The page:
Small Data vs Big Data for Supply Chains

By Bernard Milian

Instead of Big Data, Why Don’t We Take Care of our Small Data First?

Big data and advanced analytics are front page news in the supply chain and have been on the rise for years in the vocabulary of consulting firms and software vendors. 

Accumulating masses of information, passing it through the mill of statistical algorithms or even artificial intelligence, detecting weak signals to identify trends, all this is very attractive. 

However, when it comes to managing inventory sizing and replenishment, determining the right priorities, and thus feeding into our teams’ day-to-day decisions, we need above all some basic data of our own, on which we can rely. 

The reality of many businesses today, large and small, is that basic planning data is often – hum – fragile. 

In the course of the many DDMRP implementations that we have accompanied, it is striking to note that decades after the advent of ERPs, the mastery of key supply chain data is not there, and the first step of a DDMRP project is often to re-examine the data: 

  • Define realistic procurement or manufacturing lead times 
  • Understand what lead times are expected by customers 
  • Have clearly defined lot sizes, mini / maxi / increments 
  • Define what is deemed to be available-to-stock or not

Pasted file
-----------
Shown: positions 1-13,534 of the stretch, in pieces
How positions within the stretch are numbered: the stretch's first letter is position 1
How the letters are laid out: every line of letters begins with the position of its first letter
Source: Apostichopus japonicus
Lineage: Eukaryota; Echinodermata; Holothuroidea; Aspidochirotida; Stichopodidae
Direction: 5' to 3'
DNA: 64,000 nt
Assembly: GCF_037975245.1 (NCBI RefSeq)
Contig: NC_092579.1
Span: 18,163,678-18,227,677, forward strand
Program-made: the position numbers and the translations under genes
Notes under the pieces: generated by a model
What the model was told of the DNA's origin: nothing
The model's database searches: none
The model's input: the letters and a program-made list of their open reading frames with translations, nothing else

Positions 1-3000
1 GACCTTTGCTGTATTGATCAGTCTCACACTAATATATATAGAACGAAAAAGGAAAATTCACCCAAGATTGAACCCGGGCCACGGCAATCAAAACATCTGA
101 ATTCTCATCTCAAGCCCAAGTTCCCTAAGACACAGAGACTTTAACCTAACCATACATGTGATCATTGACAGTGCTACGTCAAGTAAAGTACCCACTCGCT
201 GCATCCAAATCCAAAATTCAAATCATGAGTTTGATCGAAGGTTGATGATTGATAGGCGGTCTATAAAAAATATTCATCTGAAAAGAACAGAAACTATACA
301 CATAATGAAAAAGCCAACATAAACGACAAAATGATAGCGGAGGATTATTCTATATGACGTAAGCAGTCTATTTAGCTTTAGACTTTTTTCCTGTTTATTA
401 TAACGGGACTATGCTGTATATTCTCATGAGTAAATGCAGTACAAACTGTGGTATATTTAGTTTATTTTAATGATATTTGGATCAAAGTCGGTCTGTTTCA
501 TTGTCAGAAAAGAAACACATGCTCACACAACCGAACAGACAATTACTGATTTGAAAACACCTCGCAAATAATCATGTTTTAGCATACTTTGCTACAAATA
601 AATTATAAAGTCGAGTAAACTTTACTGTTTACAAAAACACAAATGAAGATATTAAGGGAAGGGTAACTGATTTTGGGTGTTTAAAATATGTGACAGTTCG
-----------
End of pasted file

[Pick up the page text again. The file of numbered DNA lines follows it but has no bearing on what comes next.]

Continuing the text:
• Make sure no promise date is in the past (won’t happen) 
  • Maintain reasonably accurate stock records 
  • Keep BOMs up-to-date 

This is often not for lack of having taken care of the subject when implementing the ERP, and often having called in consultants, sometimes several times, to help squaring the system.  

My interpretation is that the problem is due to a lack of focus. There is so much information in an ERP system, so many things to keep up to date, that after a while you forget the essentials, and you get used to working with data that you know is wrong. 

DDMRP is more tolerant than MRP of data inaccuracies, particularly unreliable forecasts. However, it is a matter of managing an operating model by computer, and therefore the digital representation of the physical model must be reasonably good. 

The good news is that DDMRP makes it much easier and quicker to get the baseline data right, because anomalies are immediately obvious! 

The few important data are clearly identified, without getting lost in the maze of the ERP. 

The design phase requires the definition of deadlines and stock positioning.  

Visual management does the rest: If a 2019 sales order balance remains in the system, the dark red execution alert cannot be missed, if an incorrect lot size results in a huge green zone and disproportionate target stock, you cannot miss it.  

From experience, in a few weeks the system is back on track. 

Best of all, the continuous improvement management inherent in DDMRP ensures that this key supply chain data remains correct over time. 

So if you are offered yet another initiative to repair and rework your MRP, then switch to DDMRP now to fix this once and for all!  

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